Monday, October 26, 2009

Terrorising the Terrorists

 Reaper landing.  Notice there are two empty missile statoins under the left wing.  Hopefully, that means at least two less bad guys.

This post dovetails with the previous item "Where the Flying Death Squad Gets It's Information". 

Constant pressure, constant doubt and constant threat of imminent death will take a great toll of Islamic terrorist leaders in the Pakistan/Afghanistan theater.  Every leader that can be killed is worth 100's of line troops in the effect they have on the Islamic Jihad.  Under trained, illiterate Muslim terrorist troops without leadership can be rolled up by Pakistani and Afghani troops, keeping most allied Western troops  out of the worst of it.

Setting it up so that the Pakistani/Afghan troops can have large, visible successes against the Taliban/al Qaeda can only promote stability and a return to normalcy.

But be advised, Afghanistan and Pakistan are Muslim majority countries and we can never expect true democracy to thrive there.  The best we can look forward to is semi-secular states that will be able to contain the ongoing threat of Global Jihad.  Of course, both governments are in danger of being subverted by Islamism from within, with or without overt terrorism. 


Terrorising the Terrorists
The Pakistani army’s campaign in South Waziristan got a boost this week when an American drone attack eliminated an important al Qaeda operative.

The Pakistani newspaper, Dawn, reported that the high-ranking terrorist, Mustafa al-Yazid, an al Qaeda founding member, was killed by an unmanned aerial vehicle (UAV). It was the first drone attack since the Pakistani army began its offensive into the jihadists’ South Waziristan stronghold last weekend.

The Predator drone, and its larger Reaper version, has been credited with creating conditions favourable for the long-awaited invasion. A retired Pakistani army colonel analysing Operation-i-Nijaat (Path to Salvation), the army’s name for the Waziristan campaign, wrote that the command structure of the Tehrik-i-Taliban Pakistan (TTP) was “in disarray” due to the deaths these unmanned missile strikes have caused among its leadership.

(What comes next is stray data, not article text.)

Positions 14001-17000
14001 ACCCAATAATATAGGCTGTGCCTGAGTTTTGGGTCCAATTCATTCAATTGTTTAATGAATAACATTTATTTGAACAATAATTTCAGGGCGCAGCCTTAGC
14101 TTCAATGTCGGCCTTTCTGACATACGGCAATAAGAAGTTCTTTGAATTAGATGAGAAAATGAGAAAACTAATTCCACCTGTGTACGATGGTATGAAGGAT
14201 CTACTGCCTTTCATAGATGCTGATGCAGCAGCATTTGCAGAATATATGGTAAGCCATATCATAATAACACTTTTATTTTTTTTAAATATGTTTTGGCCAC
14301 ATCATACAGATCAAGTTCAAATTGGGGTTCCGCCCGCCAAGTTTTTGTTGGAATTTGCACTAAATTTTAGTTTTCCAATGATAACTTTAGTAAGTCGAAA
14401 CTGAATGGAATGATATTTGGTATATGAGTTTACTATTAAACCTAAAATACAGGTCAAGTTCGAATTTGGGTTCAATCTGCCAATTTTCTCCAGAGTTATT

The most famous victim of this death from the air was former TTP leader Baitullah Mehsud. Mehsud was killed last August after the United States had put a five million dollar reward on his head in March under its Rewards for Justice Program. A side benefit of Mehsud’s death was the bloody, internecine battle that broke among the Pakistani Taliban for the vacant leadership.

Also last March, two other terrorist leaders had lucrative bounties placed on them. Information leading to Sirajuddin Haqqani, a major NATO opponent in the Afghanistan insurgency, and Abu Yahya al-Libi would net an informant a million dollars for each one.

But while Haqqani and al-Libi have yet to become acquainted with a Hellfire missile, the number and status of those terrorists who have is impressive. Among those now enjoying their promised 72 virgins in paradise are Osama al-Kini, al Qaeda’s external operations chief; Khalid Habib, leader of al Qaeda’s fighting force, the Shadow Army; and Tahir Yuldashev, leader of the Islamic Union of Uzbekistan, which is currently threatening Germany with terrorist attacks.

The drone campaign against al Qaeda’s and the TTP’s leadership got seriously underway only in 2008 after military dictator Pervez Musharraf was replaced as Pakistan’s president by a civilian, Asaf Zardari. Since Musharraf’s political demise, it is estimated Hellfire missiles have killed 700 jihadists in Pakistan, including two dozen senior al Qaeda and TTP leaders.